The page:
Know the Elements of Strength in Your Children

Just because your child is good at something does not mean it is a strength they want to use. Know how to identify your child’s true strengths.

It is important to know that being good at something is only half the equation. Parents need to look beyond what their children are good at if the goal is to empower them to discover and develop their strengths and talents.

Three key elements are used to identify true strengths.

The first element is performance. This shows that a skill is performed at above average levels and the aspect of behavior or action is mature. For example, a child who protects other children being bullied in school has a strength in empathy.

The second element is energy. When our children cannot stop talking about how much they enjoy what they are doing, it is a true strength. The language they use to describe what they love doing is a clear indication for parents to know that they are motivated and engaged in it. For example, a child spends hours playing and practicing baseball despite the heat. Every time they talk to their friends about baseball, they get more and more excited.

The third element is use. Use is shown when your child is motivated and engaged in a skill they are not only good at but enjoy doing and want to do more and more. They choose to engage rather than being told to do so.

For the skill to be called a true strength, a person must have a combination of all three of these elements and not just one or the other. For example, a teenager who is very popular and vocal in school but is not willing to give their time to take up any leadership role, does not have leadership as a true strength. It does not mean they are not a good student or unkind person.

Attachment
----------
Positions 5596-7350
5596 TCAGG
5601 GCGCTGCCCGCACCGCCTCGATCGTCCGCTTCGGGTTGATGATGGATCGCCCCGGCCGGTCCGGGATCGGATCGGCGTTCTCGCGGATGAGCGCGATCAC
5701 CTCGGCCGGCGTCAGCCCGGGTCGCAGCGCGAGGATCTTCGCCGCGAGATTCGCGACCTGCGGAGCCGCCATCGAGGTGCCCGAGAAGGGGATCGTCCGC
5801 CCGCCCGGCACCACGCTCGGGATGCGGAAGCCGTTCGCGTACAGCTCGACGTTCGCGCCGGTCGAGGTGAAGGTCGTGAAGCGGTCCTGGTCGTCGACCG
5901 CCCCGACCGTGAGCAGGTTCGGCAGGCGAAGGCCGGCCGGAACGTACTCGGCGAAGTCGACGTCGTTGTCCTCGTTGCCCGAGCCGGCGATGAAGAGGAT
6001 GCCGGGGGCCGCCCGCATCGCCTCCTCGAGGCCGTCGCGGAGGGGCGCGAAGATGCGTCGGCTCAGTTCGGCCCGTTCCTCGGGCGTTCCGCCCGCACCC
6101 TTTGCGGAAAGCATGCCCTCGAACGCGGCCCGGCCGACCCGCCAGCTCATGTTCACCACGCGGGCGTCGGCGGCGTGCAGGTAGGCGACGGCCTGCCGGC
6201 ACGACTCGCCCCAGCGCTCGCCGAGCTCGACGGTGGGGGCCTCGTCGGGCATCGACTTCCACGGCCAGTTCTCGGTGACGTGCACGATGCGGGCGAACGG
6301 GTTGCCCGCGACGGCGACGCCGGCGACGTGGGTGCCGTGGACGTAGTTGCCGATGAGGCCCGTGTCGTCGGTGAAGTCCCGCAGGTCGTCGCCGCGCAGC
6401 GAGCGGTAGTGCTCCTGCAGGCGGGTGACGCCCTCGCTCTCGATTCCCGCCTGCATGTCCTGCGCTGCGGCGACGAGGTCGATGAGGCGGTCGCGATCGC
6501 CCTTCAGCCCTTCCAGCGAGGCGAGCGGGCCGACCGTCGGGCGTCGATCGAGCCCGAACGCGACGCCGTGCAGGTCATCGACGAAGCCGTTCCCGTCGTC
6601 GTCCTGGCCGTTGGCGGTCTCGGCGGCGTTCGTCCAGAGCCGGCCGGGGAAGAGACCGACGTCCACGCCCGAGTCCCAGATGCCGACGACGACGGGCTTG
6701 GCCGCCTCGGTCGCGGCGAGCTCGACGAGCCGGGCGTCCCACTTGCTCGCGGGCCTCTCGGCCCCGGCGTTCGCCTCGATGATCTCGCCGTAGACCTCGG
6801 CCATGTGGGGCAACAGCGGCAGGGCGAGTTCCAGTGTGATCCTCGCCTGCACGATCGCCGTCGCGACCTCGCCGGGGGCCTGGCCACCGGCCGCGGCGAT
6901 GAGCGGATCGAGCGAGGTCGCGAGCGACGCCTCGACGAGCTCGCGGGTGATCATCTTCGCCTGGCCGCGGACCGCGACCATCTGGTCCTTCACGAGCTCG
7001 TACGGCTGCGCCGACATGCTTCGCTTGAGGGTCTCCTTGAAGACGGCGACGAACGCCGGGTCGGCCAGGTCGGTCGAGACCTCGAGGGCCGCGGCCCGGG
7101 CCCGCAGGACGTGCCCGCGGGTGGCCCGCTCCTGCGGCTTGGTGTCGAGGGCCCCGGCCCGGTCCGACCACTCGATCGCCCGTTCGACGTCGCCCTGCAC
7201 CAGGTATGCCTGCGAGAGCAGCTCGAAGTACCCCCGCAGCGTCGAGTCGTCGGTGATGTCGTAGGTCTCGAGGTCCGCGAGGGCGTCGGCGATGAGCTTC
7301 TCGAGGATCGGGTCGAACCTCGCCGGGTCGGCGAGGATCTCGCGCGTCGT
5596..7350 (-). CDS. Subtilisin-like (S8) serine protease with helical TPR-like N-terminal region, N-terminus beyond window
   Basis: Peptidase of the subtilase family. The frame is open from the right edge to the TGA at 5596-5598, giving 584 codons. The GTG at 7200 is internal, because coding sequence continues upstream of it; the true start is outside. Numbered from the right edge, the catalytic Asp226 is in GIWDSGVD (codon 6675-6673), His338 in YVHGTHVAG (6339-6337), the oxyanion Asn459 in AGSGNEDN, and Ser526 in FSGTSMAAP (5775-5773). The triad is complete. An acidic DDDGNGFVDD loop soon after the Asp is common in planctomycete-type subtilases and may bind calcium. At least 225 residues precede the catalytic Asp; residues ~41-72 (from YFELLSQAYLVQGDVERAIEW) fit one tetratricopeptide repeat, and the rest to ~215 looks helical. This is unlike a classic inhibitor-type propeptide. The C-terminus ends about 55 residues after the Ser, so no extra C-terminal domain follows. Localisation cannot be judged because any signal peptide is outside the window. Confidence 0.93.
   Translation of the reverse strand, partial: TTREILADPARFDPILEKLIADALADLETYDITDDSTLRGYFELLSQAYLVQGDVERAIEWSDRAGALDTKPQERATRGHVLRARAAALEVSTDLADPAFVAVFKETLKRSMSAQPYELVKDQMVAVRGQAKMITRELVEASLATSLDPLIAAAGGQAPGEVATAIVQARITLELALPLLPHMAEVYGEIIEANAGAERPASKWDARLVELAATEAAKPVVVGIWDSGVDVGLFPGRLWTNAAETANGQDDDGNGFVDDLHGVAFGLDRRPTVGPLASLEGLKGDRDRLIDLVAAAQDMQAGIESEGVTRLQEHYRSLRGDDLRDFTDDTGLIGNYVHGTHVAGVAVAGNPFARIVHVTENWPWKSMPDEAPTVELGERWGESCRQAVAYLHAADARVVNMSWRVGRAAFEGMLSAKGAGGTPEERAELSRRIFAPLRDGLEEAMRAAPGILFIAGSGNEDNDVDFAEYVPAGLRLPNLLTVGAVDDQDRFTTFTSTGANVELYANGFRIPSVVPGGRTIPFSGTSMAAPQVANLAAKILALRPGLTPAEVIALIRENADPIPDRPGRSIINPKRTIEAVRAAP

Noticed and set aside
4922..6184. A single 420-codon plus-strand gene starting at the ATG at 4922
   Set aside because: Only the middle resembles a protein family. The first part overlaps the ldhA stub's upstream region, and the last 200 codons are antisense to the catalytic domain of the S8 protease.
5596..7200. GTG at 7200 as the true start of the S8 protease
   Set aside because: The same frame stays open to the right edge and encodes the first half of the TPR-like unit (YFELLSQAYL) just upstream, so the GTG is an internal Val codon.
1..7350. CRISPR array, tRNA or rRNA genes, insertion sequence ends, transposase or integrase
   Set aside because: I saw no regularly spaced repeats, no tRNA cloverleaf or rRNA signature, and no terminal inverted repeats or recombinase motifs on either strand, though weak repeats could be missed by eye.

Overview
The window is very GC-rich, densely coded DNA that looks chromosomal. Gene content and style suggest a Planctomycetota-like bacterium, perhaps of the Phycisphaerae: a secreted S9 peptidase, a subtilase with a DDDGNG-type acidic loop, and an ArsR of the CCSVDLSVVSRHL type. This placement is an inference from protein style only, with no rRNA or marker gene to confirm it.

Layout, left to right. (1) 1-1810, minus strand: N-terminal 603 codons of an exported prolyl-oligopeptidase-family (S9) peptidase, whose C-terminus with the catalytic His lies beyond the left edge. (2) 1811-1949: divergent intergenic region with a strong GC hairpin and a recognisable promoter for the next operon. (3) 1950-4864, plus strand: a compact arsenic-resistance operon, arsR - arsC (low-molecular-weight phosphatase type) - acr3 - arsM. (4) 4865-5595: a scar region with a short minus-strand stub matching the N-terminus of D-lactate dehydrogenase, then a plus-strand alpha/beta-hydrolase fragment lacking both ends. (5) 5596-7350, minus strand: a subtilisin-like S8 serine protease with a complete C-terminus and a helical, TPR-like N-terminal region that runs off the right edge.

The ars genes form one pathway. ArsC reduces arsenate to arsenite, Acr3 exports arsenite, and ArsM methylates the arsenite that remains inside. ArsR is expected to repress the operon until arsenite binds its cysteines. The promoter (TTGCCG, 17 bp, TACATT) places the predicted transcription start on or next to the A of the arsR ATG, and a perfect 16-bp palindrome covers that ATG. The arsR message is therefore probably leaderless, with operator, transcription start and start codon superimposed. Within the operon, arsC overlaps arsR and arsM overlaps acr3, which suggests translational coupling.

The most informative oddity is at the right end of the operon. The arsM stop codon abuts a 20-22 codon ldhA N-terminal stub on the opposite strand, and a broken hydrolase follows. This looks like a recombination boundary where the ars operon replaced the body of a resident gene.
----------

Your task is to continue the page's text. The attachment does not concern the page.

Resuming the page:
Strength-based parents look for an intersection of high performance, high energy and high use in the qualities and talents expressed in their children. When we find them, we know we have unearthed true strengths in our children. With effort, our children are eager to use their strengths and put them to positive use.

Once we understand the key elements that distinguish strengths from more normal behaviors, we can use this understanding to unlock our child’s potential and build their wellbeing. Simply understanding strengths increases self-confidence.

I encourage all parents to take the time to observe their children and look for clues such as a skill or behavior they improve quickly. A skill and behavior in which they are excited and motivated to use the strength is the first step in Strength Spotting, which I will talk about in my next article.

Interested in Positive Parenting? Contact Sandy Sinn by WeChat at Sandyparentcoach.